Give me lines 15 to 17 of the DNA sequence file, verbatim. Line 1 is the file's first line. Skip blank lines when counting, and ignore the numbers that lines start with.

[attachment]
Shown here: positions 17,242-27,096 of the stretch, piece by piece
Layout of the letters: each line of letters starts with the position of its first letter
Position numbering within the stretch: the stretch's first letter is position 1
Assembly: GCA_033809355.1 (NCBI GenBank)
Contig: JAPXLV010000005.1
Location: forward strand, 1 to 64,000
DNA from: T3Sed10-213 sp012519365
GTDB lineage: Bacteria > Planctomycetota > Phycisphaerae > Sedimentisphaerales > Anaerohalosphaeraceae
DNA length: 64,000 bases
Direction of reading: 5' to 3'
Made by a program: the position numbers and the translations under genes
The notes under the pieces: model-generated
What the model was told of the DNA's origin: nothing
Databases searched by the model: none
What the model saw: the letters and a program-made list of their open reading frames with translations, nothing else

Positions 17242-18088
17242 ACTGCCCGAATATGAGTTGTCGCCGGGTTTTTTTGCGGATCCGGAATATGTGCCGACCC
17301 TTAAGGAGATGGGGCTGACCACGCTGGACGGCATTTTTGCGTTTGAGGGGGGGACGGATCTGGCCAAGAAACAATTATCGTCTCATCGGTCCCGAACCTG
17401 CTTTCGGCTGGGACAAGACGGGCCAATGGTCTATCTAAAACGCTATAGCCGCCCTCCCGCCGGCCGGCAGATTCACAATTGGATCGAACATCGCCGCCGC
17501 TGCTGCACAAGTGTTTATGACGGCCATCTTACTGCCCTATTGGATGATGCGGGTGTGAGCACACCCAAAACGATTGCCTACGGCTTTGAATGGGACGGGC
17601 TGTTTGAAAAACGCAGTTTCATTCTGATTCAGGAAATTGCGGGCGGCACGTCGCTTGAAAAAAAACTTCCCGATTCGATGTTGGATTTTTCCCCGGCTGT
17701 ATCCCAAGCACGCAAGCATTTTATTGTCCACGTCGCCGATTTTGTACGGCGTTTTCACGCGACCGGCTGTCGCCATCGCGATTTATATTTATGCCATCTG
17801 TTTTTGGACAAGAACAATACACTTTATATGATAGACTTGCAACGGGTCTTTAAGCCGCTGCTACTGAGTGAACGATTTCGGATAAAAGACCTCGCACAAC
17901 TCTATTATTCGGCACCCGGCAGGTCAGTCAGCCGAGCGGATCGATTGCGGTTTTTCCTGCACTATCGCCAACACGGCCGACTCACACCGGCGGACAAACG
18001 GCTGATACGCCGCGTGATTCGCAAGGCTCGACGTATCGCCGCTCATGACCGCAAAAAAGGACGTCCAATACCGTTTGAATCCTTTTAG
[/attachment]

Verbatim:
What the model saw: the letters and a program-made list of their open reading frames with translations, nothing else

Positions 17242-18088
17242 ACTGCCCGAATATGAGTTGTCGCCGGGTTTTTTTGCGGATCCGGAATATGTGCCGACCC